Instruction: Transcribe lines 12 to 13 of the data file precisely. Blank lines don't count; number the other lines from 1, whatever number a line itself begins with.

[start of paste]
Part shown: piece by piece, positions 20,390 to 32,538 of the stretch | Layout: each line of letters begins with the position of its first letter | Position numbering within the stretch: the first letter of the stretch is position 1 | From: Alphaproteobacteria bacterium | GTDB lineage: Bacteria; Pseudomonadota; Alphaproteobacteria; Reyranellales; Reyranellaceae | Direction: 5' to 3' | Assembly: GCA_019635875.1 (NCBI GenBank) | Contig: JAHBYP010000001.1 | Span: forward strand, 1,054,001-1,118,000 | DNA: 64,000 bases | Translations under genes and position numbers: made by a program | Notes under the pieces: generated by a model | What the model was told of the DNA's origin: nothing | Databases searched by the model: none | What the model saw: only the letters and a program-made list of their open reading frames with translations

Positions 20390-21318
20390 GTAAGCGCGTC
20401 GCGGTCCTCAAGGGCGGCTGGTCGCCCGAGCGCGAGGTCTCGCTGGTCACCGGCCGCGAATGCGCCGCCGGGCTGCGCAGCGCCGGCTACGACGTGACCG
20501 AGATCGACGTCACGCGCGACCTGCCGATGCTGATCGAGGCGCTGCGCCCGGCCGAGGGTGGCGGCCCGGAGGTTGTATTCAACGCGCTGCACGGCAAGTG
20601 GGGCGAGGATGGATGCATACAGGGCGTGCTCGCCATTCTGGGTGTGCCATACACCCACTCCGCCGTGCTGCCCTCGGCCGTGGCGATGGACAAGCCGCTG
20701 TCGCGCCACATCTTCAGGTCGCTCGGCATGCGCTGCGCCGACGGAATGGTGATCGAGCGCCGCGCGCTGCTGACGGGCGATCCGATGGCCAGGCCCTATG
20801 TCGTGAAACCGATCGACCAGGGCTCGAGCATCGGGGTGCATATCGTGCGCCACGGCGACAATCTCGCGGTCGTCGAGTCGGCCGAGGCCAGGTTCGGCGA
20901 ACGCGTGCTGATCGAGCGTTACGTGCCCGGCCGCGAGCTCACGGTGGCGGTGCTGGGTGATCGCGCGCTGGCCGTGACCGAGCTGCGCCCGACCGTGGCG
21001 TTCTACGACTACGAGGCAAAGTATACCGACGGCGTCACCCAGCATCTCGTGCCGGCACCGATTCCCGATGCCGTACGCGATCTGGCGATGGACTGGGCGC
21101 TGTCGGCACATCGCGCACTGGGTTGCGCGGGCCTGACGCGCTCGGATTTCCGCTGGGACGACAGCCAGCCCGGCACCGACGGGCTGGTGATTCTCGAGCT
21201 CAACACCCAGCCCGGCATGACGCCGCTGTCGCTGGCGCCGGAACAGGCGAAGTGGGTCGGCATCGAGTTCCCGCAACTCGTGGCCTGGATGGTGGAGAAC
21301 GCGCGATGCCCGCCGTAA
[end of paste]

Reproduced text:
21201 CAACACCCAGCCCGGCATGACGCCGCTGTCGCTGGCGCCGGAACAGGCGAAGTGGGTCGGCATCGAGTTCCCGCAACTCGTGGCCTGGATGGTGGAGAAC
21301 GCGCGATGCCCGCCGTAA